The behaviorally induced immediate early gene Arc, and its protein product, is induced in the hippocampus by spatial exploration (30–32). Arc is rapidly activated by robust patterned synaptic activity related to learning and memory behavior (33), and altering Arc expression impairs spatial learning and long-term potentiation (34). Therefore, Arc expression has been used extensively to map neuronal networks that underlie information processing and plasticity (30, 31). Our data showing the presence of BrdUrd+/Arc+/NeuN+ engrafted cells suggest that some of the transplanted cells integrated into existing neuronal circuits (Fig. 7), although the full extent of such integration and its functional significance remains to be determined. A recent report found a gradual, time-dependent increase in Arc expression in newly born DG cells that eventually differentiated into mature neurons and incorporated into the hippocampal circuitry (35). Stereologic estimates derived from the 1-month postgrafting time showed an average survival of 123,000 engrafted cells per hippocampus. Extrapolating this number yields approximately 13,500 cells expressing Arc in each hippocampus or approximately 27,000 per brain. Whether these engrafted cells prevent cognitive decline or actually improve cognition is uncertain at this time, but the recent finding of super-connected “hub” cells in the brain (36, 37) suggests the intriguing possibility that engrafted stem cells may be preferentially recruited as such cells to foster and preserve the functional connectivity of the CNS (37).
Functional integration of engrafted hNSCs within the hippocampus may not be necessary or sufficient for cognitive rescue. Restoration of damaged synaptic circuits may also require the presence of glial cells to support preexisting neurons. Grafted glial cells may serve to repair or improve the function of existing cells either directly, or indirectly, by mediating the remodeling of the irradiated microenvironment (38, 39). We found 32% and 46% astroglial differentiation of engrafted hNSCs at 1- and 4-month postengraftment group, respectively (Fig. 6C). This resulted in the addition of 78,000 and 45,000 astrocytes (Fig. 6D) in the irradiated hippocampus. Significant past work using various injury and disease models suggests that engrafted cells secrete a range of beneficial growth factors, such as glial cell line–derived neurotrophic factor (40, 41), and brain-derived neurotrophic factor (42). The positive influence that engrafted cells have on cognition is noteworthy given the duration of the postirradiation intervals and the multifaceted nature of learning and memory. Future studies will determine whether engrafted cells exert longer-lasting changes in synaptic plasticity, if that effect is dependent on integration of cells into the hippocampal circuitry and/or if it is facilitated through trophic support.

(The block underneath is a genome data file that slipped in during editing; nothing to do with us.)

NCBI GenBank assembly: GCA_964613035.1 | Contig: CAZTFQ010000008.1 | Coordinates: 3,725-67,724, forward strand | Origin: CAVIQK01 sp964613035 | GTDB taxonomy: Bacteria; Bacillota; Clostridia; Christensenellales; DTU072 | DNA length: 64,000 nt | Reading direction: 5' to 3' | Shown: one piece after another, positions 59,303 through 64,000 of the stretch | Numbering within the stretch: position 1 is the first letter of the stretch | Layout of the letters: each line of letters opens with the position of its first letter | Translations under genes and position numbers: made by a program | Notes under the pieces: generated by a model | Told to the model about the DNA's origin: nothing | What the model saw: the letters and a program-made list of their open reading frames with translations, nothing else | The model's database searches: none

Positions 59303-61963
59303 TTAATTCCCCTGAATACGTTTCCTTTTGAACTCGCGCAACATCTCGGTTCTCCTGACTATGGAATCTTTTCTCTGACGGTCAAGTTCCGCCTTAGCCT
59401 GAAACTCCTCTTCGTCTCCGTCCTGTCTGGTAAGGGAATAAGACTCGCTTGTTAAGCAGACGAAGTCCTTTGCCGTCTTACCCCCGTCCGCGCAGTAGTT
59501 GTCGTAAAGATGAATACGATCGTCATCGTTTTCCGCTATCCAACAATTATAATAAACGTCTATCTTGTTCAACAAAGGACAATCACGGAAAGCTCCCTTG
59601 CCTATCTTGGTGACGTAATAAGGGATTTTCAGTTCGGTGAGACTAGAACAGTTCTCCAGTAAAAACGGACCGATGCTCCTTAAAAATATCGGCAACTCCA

The hNSCs used here were multipotent based on marker expression in vitro (13), and the BrdUrd labeling indices of the cells was approximately 90%. Noteworthy too was the absence of any overt adverse cognitive sequelae (e.g., ataxia) in the cohort of animals receiving hNSC grafting, suggesting that intracranial teratogenesis and/or hyperproliferation was not problematic over the duration of this study. This was supported by the small fraction of transplanted cells that remained multipotent (nestin+) and/or retained their capacity to proliferate (Ki67+; Fig. 6A and B). Analysis of brain sections revealed that engrafted cells migrated extensively throughout the hippocampus (Fig. 4). Engrafted cells near the SGZ or at other hippocampal sites such as the CA1 showed characteristic signs of differentiation, as mature neurons and glia developed morphology that is distinct to those lineages (Figs. 5 and and66).
Our current studies have now clearly shown the benefits of engrafted stem cells for reversing cognitive impairments following cranial irradiation. Moving these promising results into the clinic for the treatment of radiation-induced cognitive dysfunction along with other degenerative conditions will require careful consideration of many potential limitations including immunorejection and tumorigenesis (24). Use of patient-derived induced pluripotent stem cells may one day alleviate certain practical concerns (43), but considerable effort is still required to further define mechanisms and optimal treatment parameters. These efforts will help determine the timeline and feasibility of using similar stem cell–based therapies as safe and effective options in humans. The capability to minimize the adverse cognitive sequelae associated with cranial radiotherapy is encouraging and points to the promise of using stem cell–based strategies for minimizing normal tissue damage.
We are grateful to Drs. Aileen J. Anderson and Brian J. Cummings for generously providing access to stereology equipment.
This work was supported by California Institute for Regenerative Medicine (CIRM) Seed grant RS1-00413 (C.L. Limoli), NIH NINDS grant R01 NS074388 (C.L. Limoli), Office of Science (BER) U.S. Department of Energy grant no. DE-FG02-09ER64798 (C.L. Limoli), and CIRM training grant TG2-01152 (M.M. Acharya).
Disclosure of Potential Conflicts of Interest
No potential conflicts of interest were disclosed.